Accounting and Auditing
A Diagnostic Tool
for Benchmarking National Standards to
• Developed in 2006 by the Financial Management Unit of
the World Bank South Asia Region as a new diagnostic
tool to assess how well public sector accounting and
auditing practices accord with the IFAC and INTOSAI
• It uses a set of self-assessment questionnaires focusing
on identifying the gaps in the national standards
implemented in each country.
• Tested and applied in the countries of South Asia.
Subsequently modified and used in Azerbaijan and
Colombia (in progress).
Developing the Framework
• The Gap Analysis Framework is based on the ROSC (Report on
Observance of Standards and Codes)-Accounting and Auditing
Framework which summarizes the extent to which countries observe
certain internationally recognized standards and codes in the private
sector. The tool has been suitably modified to the public sector.
• The development of the Public Financial Management Performance
Measurement Framework opened the way for a more detailed
accounting and auditing diagnostic based on IFAC and INTOSAI,
especially when the ISSAI were promulgated.
• Pilots were conducted in two countries – Bangladesh and Sri Lanka
which helped refine the framework based on experience
• Later rolled out to the remaining countries in South Asia and reports
have been completed and are available on the web. Work is in
progress in India where the Government is doing a self assessment.
PFM Framework accounting and
• PI 10. Public access to key fiscal information.
• PI 22. Timeliness of accounts reconciliation.
• PI 23. Information on resources received.
• PI 24. Quality of budget reports.
• PI 25. Quality of annual financial statements.
• PI 26. Nature and follow-up of external audit.
• PI 28. Legislative scrutiny of audit reports.
Questionnaires on country
• 1. The public sector accounting environment ― financial
laws and standard-setting arrangements, educational
requirements for accountants compared with IFAC IES,
ethical requirements compared with the IFAC Code of
• 2. Public sector accounting practices for the general
budget sector if using the cash basis of accounting ―
compared with the requirements of the Cash Basis
• 3. Public sector accounting practices for the general
budget sector if using the accrual basis of accounting ―
compared with the requirements that govern IPSAS
accrual reporting for the public sector.
Questionnaires on country auditing
• 4. Public sector auditing environment ―
compared with the provisions of the INTOSAI
Code of Ethics and the general standards in the
INTOSAI Auditing Standards.
• 5. Public sector auditing practices ― compared
with the field and reporting standards in the
INTOSAI Auditing Standards and the ISSAI.
• 6. Accounting and auditing practices for state-
owned enterprises ― compared with the
requirements of the IFAC International Financial
Reporting Standards (IFRS) and the ISSAI.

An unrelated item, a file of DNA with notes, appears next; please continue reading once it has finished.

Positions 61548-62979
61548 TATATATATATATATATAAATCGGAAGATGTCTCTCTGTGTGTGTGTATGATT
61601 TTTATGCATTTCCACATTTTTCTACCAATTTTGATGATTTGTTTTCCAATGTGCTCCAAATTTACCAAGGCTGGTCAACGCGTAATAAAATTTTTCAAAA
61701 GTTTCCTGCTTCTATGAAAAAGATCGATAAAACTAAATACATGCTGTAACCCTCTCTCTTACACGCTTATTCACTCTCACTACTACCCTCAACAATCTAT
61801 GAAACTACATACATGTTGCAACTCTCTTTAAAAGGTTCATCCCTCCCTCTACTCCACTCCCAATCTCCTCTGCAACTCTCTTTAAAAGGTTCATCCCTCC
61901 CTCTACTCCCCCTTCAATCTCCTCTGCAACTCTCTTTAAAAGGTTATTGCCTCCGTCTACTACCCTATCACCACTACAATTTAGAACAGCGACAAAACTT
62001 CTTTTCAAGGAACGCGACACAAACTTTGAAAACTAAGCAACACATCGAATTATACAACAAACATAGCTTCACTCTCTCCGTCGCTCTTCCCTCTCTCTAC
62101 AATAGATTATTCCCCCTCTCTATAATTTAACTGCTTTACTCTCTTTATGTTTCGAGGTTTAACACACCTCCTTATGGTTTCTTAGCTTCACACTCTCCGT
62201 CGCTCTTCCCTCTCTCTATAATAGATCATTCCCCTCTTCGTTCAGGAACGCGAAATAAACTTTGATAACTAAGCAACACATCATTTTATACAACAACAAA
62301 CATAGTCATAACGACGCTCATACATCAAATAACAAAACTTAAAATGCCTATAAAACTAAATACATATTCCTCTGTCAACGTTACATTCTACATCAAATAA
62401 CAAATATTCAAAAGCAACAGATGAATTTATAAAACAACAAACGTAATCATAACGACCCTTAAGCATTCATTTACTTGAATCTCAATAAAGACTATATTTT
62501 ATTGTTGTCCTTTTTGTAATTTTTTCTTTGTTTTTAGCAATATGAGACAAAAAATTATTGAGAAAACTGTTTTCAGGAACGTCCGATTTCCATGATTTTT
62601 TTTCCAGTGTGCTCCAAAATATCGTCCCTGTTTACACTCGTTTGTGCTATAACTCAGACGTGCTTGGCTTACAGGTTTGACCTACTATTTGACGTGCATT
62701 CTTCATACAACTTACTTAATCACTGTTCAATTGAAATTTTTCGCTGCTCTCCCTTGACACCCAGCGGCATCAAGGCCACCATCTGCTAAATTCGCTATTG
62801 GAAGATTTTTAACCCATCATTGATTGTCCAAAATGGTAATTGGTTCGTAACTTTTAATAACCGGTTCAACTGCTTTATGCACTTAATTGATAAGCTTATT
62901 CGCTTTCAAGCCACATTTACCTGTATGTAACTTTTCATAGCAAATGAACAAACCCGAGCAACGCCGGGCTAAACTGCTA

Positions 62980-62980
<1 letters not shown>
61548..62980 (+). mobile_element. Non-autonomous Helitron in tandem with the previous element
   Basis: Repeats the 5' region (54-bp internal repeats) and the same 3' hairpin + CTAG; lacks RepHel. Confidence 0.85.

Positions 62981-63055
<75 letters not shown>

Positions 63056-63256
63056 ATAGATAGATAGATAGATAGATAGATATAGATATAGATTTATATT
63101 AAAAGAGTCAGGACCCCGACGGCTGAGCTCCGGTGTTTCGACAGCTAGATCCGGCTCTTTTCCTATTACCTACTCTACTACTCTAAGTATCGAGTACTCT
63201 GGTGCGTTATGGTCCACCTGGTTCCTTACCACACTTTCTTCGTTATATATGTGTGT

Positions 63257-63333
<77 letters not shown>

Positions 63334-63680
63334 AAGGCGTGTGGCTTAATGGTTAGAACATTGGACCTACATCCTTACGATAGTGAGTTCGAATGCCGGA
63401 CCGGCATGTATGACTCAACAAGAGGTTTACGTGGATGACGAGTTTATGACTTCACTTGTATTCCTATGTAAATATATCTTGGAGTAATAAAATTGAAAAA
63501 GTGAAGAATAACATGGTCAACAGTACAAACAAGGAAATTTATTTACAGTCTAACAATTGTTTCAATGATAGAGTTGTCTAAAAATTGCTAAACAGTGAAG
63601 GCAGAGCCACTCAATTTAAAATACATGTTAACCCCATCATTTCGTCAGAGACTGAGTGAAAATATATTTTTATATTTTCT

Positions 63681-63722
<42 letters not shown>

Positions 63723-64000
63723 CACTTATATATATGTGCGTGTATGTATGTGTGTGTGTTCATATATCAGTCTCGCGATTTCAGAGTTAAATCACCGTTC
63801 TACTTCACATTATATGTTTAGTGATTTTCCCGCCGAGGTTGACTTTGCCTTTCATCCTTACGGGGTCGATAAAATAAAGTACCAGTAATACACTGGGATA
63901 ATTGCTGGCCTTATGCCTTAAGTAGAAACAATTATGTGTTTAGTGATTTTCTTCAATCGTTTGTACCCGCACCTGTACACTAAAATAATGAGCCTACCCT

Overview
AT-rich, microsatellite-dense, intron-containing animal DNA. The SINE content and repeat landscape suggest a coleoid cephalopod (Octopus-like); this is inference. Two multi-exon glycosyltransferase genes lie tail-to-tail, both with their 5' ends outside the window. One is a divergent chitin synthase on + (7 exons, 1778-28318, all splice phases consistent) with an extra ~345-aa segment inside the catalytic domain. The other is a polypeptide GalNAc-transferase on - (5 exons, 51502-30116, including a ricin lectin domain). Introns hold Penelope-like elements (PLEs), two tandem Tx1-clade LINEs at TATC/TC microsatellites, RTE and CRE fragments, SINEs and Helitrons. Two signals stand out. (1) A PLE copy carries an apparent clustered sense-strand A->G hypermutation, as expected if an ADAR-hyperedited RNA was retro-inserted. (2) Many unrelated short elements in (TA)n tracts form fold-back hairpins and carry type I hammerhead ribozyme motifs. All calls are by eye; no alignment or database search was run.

Results for Accounting
• All the South Asia countries, except Sri Lanka, will
adopt the IPSAS Cash Standard within the next few
years. Sri Lanka has adopted the accrual basis of
• All the countries in South Asia have expressed a
desire to move in the direction of accrual accounting in
the long run.
• Each country is to establish an accounting standards
committee to issue guidelines on how the IPSAS are to
be implemented within their country.
• The IFAC Educational Standards are being considered
as one of the criteria for staffing the accounting
departments in the future.
Results for Auditing
• The SAIs will need to: (a) modify their audit methodology to be
consistent with the international standards; (b) adopt the IFAC
Educational Standards as the criteria to be followed for staffing;
(c) adopt the more detailed ISSAI auditing standards; and (d)
improve their laws to fully meet the independence standards set
• Programs for change and self improvement need stronger staff
expertise to meet the increasing demands for certification of
annual government financial statements at national, departmental
and provincial levels.
• Most SAIs have little current capacity for handling environmental
and forensic audit.
• There was a general problem of obtaining adequate
implementation of recommendations included in audit reports and
the systems of oversight by the Public Accounts Committees
(PACs) require strengthening.
• Public reporting of audits needed to be much more timely and
Bank Strengthening Programs
• Used available model laws to develop suitable national
• Provided capacity building through integrated
accounting and audit system improvement programs.
• Proposed more rigorous staff appointment, training
and advancement arrangements including adherence
to IFAC Educational Standards for auditors.
• Provided manuals and training for broader themes of
audit (e.g., performance auditing).
• Initiated support to PAC Secretariats in examining
Results in other South Asia
• Afghanistan – IPSAS cash basis accounts, SAI
• Bangladesh – assisting a broad PFM reform program.
• Bhutan - SAI improvement program.
• Maldives – new financial audit methodology supporting a
SAP implementation using IDEA and TeamMate.
• Nepal - SAI improvement program planned.
• Pakistan – A stand alone project (Project to Improve
Financial Reporting and Auditing called PIFRA) is under
implementation for treasury computerization and SAI
• Sri Lanka – IPSAS adopted and SAI improvement
Gap Analysis Reports
• Gap Analysis Framework document and
Country Reports [Afghanistan,
Bangladesh, Maldives, Pakistan, Sri
Lanka, Nepal, Bhutan] are available on the
World Bank web-site.
• Report for Azerbaijan is also available
• The Framework is available for use by any
country or institution